Excerpted from "Cotton, Pesticides and Suicides," by Jitedra Verma, posted in the Earth Island On-line Journal. Verma is a reporter for Down to Earth magazine (Centre for science and environment
"Since the beginning of the new year, not a single day has passed without one cotton farmer committing suicide," says a farmer in Warangal, where almost the entire standing cotton crop has been devastated, placing communities on the brink of starvation. Faced with a raging attack on the cotton crop by Spodoptera litura (tobacco cutworm) and Heliothis armigera (American bollworm), frantic Andhra Pradesh farmers were sitting ducks for pesticide suppliers offering to sell pesticides on credit. But the indiscriminate application of pesticides only led to increased resistance in pests. While pests continued to ravage crops, expenses mounted and the noose tightened.
beneath cotton's natural fiber lies a long chain of chemically-intensive, "unnatural" processes. To bring this delicate plant to harvest, it is heavily sprayed - 8 to 10 times a season - with pesticides so poisonous they gradually render fields barren. And that's just the beginning. To create finished goods, fabrics are often colored with toxic dyes and finished with formaldehyde . Need for organic cotton
Like most technologies, pesticides are not neutral. Yet many people insist that they can behave selectively, wiping out undesirable elements and leaving others unharmed. The list of tragic accidents involving chemicals used on cotton, however, is lengthy. The 1984 gas leak at the Union Carbide factory in Bhopal, India - which included chemicals used on cotton - speaks to the question of pollution during manufacturing. An estimated 25 million people worldwide are poisoned by pesticides every year, which translates to 48 per minute. It is almost universally agreed that pesticide exposure heightens the risk of cancer.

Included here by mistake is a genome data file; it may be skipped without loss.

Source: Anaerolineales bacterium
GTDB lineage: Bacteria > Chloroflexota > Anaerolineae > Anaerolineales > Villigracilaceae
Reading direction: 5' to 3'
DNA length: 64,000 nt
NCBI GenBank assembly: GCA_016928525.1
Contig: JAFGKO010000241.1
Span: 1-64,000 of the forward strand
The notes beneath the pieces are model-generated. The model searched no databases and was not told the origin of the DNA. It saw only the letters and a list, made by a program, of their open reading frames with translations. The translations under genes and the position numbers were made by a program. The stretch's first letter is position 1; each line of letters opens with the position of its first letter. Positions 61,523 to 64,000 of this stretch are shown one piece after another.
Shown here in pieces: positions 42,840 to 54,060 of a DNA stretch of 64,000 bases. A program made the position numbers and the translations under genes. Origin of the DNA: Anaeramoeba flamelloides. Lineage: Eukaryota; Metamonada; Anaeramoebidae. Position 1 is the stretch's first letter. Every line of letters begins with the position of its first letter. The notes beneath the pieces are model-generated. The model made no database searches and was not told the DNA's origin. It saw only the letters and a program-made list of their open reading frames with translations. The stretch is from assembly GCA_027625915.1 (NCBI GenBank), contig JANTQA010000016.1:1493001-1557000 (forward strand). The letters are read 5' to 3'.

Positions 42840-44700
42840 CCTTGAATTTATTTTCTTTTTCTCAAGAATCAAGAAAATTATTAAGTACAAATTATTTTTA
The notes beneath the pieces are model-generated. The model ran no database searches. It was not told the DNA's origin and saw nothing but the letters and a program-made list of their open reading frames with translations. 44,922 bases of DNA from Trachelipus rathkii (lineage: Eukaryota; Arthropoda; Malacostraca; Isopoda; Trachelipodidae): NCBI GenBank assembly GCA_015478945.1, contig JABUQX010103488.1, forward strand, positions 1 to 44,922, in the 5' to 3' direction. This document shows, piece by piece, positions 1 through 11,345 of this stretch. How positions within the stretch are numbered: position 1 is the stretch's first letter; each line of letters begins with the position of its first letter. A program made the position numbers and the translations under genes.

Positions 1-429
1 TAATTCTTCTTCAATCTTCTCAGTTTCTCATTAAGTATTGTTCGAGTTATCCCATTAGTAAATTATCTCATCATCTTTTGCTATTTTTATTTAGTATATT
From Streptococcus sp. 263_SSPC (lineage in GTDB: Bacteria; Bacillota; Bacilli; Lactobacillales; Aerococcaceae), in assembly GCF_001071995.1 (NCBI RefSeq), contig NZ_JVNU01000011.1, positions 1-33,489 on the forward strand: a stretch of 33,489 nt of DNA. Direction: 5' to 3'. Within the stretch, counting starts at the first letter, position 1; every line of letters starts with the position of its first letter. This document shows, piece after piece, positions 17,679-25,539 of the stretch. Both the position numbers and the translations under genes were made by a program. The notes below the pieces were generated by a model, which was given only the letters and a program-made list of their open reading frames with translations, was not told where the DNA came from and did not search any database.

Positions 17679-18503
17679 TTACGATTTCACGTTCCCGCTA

So much is made of the economic advantages of pesticides by chemical companies interested in sales But little is said of the hidden costs, the contamination of soil and ground water, as well as the negative effects on farmers, farm workers and wildlife. Organic agriculture offers the choice to Because the hidden costs of conventional agriculture will eventually surface
As frightening as it might seem in the face of crop loss, organic farmers maintain a balance of "good" and "bad" bugs. They depend upon beneficial insects to become parasites or predators on the pests that could destroy their cotton. Beneficials can be released in case of infestations, but it's best to have them permanently residing on the farm. Once a farmer applies pesticides to a field, however, beneficials are usually eliminated, triggering the need for repeated spraying throughout the season. One of the organic farmer's friends. A 'Catolaccus grandis' parasitizing a boll weevil larva
Organic food now symbolizes the highest and freshest quality available. Suppliers of organic cotton are not far behind. If we are really concerned about environmental issues today, our ideas of excellent product design must include impact on the earth. Yet so much of this environmental quality might not be immediately visible to the naked eye. We have to see beyond the clothes themselves and look to the landscapes - the air, water, soil and wilderness - where the real differences are made.